RICHMOND, Va. (AP) — Republican Virginia Gov. Glenn Youngkin seems ready to move on to finding a new nominee after clashing with Senate Democrats over the appointment of former Environmental Protection Agency administrator Andrew Wheeler to his Cabinet, a senior state senator said Thursday.
Sen. Emmett Hanger told The Associated Press that he discussed the matter with Youngkin over dinner Wednesday night and he doesn’t think the governor sees a path forward to securing Wheeler’s confirmation as secretary of natural and historic resources.
“What he indicated is … we’ll be looking at — probably at a future time — with a replacement. He didn’t indicate any sense of urgency there,” said Hanger, a moderate Republican who has represented a Shenandoah Valley-area Senate seat since 1996.
Youngkin spokesperson Macaulay Porter said in a statement that the governor remains hopeful the Senate will reconsider its party-line vote earlier this week to reject Wheeler’s nomination.
“In the meantime, Secretary Wheeler will continue to serve Virginians as the Secretary of Natural and Historic Resources,” she said.
A former coal lobbyist and U.S. Senate staffer, Wheeler ran the EPA in the latter part of former President Donald Trump’s administration, overseeing rollbacks of environmental protections implemented under former President Barack Obama’s time in office, including restrictions on coal-fired power plants.
His selection for the Cabinet post provoked a backlash from Democrats, environmental groups and many career EPA employees, who in a letter characterized Wheeler’s leadership as “extremist” in its deference to corporate polluters.
Some of Wheeler’s former colleagues have come to his defense, and lawmakers on both sides of the aisle have acknowledged his knowledgeability.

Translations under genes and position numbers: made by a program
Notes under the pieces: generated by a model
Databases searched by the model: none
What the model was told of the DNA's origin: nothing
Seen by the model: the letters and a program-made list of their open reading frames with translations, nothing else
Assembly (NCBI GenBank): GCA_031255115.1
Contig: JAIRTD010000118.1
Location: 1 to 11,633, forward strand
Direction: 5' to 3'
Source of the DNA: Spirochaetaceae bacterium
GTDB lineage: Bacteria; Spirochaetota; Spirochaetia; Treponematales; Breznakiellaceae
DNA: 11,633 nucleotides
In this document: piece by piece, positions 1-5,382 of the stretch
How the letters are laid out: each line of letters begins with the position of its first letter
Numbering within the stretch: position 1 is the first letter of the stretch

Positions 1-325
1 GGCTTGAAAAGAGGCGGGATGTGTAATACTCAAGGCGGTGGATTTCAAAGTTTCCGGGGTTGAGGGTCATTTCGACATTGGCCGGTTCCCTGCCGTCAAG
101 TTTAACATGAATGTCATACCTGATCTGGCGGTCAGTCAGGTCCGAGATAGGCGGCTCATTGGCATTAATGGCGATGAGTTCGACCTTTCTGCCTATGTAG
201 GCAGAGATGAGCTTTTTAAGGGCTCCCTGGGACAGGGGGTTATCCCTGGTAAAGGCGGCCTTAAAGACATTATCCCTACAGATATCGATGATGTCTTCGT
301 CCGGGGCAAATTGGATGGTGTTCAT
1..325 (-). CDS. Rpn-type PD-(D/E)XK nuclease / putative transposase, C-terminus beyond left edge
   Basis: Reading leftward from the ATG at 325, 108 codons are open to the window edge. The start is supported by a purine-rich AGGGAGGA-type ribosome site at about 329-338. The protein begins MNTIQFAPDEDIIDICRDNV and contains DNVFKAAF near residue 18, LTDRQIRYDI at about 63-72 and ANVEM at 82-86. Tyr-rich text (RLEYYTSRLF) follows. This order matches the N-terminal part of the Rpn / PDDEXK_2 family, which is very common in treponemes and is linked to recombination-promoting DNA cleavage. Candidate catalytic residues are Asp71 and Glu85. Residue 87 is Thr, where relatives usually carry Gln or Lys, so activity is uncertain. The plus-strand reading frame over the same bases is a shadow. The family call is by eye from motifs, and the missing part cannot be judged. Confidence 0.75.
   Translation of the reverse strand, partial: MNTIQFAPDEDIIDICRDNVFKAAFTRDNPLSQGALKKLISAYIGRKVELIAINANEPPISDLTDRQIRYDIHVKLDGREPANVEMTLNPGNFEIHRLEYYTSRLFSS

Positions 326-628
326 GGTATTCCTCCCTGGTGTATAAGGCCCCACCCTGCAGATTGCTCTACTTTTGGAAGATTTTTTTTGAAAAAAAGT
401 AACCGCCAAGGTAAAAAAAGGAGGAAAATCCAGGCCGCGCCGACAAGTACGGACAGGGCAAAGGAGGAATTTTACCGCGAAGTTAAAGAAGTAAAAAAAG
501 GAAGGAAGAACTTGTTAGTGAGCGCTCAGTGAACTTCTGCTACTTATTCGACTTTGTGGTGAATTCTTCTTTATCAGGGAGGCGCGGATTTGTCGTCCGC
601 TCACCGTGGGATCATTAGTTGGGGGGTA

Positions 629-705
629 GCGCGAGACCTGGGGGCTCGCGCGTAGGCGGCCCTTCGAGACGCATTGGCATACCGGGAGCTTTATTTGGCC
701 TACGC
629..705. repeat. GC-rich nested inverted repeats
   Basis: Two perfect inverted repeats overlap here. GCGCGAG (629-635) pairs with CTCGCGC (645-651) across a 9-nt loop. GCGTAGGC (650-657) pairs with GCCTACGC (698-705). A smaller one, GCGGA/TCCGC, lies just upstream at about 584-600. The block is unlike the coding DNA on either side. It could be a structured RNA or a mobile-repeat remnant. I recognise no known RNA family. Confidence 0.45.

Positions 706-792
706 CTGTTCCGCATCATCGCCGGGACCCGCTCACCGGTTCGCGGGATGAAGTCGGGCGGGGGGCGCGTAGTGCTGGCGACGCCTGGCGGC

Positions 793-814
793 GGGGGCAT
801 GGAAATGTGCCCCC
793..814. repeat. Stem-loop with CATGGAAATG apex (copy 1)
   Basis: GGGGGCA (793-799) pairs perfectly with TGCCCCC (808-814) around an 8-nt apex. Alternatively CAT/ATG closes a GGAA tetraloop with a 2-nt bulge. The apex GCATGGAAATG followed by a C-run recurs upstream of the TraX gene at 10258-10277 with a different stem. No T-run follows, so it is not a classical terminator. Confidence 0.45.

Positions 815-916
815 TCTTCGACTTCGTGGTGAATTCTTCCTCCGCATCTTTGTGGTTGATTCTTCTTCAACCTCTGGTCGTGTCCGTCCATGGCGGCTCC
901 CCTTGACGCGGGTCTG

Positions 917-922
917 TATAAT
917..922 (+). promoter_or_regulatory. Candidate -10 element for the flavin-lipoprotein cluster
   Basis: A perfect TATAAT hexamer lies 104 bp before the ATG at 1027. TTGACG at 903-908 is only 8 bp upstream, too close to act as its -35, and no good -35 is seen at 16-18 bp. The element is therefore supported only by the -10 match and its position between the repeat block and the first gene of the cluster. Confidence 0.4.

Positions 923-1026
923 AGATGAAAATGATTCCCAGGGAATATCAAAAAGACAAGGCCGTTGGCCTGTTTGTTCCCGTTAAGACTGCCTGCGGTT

Hanger said the governor expressed his disappointment in the Senate vote during their dinner.
“He’s a very positive person,” Hanger said of Youngkin. “And he thought, you know, if he talked to a few people, they would understand, hey, this is a great fella, he could do the job. And that didn’t happen. So I think he’s ready to move on, in my personal opinion and the conversation we had.”
Hanger said the governor did not name a particular replacement candidate.
Wheeler can continue in the role while the session is ongoing. Even if Youngkin were to submit a new nominee for the position, Wheeler could continue to serve in the administration in other capacities that don’t require a General Assembly sign-off.
Youngkin’s press team advised on his public calendar that he was having dinner Wednesday night with Hanger at the Executive Mansion. Hanger said they also discussed the governor’s tax agenda.
Youngkin campaigned on a broad slate of tax cuts, arguing that the state’s record revenues are due to overtaxation that should be returned to Virginians. But some of the legislation he’s seeking, such as the elimination of the grocery tax, has encountered bipartisan concern from lawmakers, Hanger included.
Whether an agreement can be reached on that proposal this year “remains to be seen,” said Hanger, a member of the Senate Finance and Appropriations Committee.